On Tue, 12 Apr 2016 05:08:52 -0700 (PDT)
Kevin Wholley <kwholle...@gmail.com> wrote:
> I would like to see a history of any branch that merges into another
> branch. For example I have master as my production code. I also have
> a build branch and several development branches. When a development
> branch is ready to build we merge into our build branch. At this
> point this command is fine "git branch –merged" however, when the
> development branch changes and the commit point moves this command
> does not list the branch(s) that merged to the build branch. I need
> to know all the changes merged in from the dev branches to the build
> branch regardless if the commit point changes, kind of like a full
> history of the build branch. Is this possible? How is it done?
Well, I'd recommend you to delve into the "gitrevisions" manual page
(run `git help revisions`).
There are three major facts about how Git stores your history:
* All commits form a so-called "direct acyclic graph" (DAG) with
commits being vertexes of that graph and their child→parent
relations being its edges.
* Given any commit (vertex) on that DAG, it's possible to trace its
full history through those child→parent relations (edges).
Note that since there may be true merge commits in the graph, and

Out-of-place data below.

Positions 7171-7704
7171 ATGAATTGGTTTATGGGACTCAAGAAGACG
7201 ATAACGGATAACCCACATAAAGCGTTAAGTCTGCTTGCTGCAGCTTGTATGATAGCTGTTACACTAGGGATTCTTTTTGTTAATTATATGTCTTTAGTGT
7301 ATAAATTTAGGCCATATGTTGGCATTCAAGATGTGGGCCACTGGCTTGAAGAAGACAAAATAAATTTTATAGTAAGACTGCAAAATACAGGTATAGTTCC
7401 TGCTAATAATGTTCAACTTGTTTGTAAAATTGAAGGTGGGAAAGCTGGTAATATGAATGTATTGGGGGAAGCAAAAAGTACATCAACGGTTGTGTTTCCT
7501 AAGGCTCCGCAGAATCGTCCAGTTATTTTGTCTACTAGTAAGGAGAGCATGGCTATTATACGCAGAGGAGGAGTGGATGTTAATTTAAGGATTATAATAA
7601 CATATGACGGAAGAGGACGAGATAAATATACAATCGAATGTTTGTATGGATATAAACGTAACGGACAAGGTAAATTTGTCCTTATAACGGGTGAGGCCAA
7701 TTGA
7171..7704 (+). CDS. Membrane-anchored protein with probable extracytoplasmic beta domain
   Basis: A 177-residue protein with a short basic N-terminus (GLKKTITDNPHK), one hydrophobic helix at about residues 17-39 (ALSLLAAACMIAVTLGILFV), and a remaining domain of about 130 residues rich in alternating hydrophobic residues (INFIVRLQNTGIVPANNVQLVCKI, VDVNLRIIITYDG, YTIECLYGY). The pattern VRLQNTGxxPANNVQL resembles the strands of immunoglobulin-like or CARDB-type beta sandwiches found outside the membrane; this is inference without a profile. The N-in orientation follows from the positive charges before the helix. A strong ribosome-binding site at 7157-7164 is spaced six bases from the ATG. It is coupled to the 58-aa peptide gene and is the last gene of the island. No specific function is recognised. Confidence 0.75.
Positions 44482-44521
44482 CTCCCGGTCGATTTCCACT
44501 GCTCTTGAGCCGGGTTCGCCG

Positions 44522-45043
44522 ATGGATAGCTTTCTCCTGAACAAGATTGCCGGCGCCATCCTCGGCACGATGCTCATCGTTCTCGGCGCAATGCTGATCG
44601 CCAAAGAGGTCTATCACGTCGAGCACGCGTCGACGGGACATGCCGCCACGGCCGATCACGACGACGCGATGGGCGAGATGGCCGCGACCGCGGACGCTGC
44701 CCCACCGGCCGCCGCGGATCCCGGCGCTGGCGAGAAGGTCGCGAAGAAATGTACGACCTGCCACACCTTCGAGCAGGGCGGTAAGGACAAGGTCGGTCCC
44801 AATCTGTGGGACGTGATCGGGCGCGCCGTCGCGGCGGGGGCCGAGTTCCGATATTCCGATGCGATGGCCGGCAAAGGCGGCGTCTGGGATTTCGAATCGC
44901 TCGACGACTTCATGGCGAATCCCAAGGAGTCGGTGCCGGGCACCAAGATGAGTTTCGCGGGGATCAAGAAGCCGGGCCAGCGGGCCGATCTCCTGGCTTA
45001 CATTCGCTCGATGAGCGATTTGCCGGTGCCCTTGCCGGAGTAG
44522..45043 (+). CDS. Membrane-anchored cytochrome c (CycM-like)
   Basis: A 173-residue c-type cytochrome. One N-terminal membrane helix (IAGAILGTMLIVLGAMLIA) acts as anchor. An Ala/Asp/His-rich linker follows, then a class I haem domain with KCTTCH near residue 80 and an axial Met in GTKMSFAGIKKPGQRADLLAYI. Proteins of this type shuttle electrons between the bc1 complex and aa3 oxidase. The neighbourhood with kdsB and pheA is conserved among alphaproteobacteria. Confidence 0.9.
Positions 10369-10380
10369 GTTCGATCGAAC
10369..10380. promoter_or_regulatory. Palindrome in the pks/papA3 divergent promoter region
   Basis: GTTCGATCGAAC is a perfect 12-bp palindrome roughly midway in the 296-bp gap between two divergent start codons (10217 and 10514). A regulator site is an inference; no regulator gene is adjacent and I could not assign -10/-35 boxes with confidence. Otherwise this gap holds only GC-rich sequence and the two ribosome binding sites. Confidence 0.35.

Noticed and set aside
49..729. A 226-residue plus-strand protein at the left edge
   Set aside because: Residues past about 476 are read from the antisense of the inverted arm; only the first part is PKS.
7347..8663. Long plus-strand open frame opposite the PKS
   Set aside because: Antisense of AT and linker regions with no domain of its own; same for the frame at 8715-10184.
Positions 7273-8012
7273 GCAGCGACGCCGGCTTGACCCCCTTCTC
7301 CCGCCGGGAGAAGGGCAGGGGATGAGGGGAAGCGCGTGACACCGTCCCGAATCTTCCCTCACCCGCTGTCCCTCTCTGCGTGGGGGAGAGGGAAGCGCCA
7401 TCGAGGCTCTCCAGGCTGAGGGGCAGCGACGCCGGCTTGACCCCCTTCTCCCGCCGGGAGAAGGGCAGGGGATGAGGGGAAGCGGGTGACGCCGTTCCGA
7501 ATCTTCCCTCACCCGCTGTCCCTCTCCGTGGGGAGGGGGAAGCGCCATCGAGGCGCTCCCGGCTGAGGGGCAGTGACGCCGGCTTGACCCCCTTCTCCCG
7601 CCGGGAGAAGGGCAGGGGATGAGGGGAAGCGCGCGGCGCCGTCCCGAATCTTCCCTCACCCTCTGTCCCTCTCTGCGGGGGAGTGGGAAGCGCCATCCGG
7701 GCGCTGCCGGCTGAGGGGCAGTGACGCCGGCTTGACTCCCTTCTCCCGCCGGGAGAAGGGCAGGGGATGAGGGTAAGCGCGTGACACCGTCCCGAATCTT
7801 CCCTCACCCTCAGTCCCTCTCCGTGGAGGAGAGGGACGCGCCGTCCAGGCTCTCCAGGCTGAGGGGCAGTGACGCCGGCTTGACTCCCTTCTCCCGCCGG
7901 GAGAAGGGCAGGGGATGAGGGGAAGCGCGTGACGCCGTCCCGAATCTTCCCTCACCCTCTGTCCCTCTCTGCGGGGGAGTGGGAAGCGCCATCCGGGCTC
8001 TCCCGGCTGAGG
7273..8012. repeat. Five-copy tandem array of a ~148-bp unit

they have two or more parents.
Also note that Git is fine with merging initially disjoint histories,
and so tracing through the history might led you to several "root"
commits (those with no parents).
* A branch (or a tag) merely points to a single commit on the history
graph. Commits themselves are not in any way marked as "belonging"
to a branch (or a tag).
What follows from all of the above, is that in Git, you should stop
thinking about the history as a flat timeline but rather twist your
brain to think about it as a subgraph or a full history graph.
This will allow you to understand why Git uses the "sets algebra" on
commits of your history graph when you tell it to traverse your history.
So basically the statement "I need to know all the changes merged in
from the dev branches to the build branch regardless if the commit
point changes" is solved like this:
* Get the last merged point between "dev" and "master":
git merge-base dev master
* Follow the chain of commits made on "dev" off that point.
Assuming you did merge "dev" into "master" (and not vice-versa),
git log $(git merge-base dev master)^2
Having said that, I'd say you might be approaching the problem from the
wrong side: with Git, it's more typical to ask "what history is on the
A branch which is not merged into the B brach" which is queried via
git log A ^B
git log A..B
You might find the "--contains" command-line option of the `git branch`
command useful as well.
Be also sure to check out more advanced ways to specify revisions in the
gitrevisions manual page.
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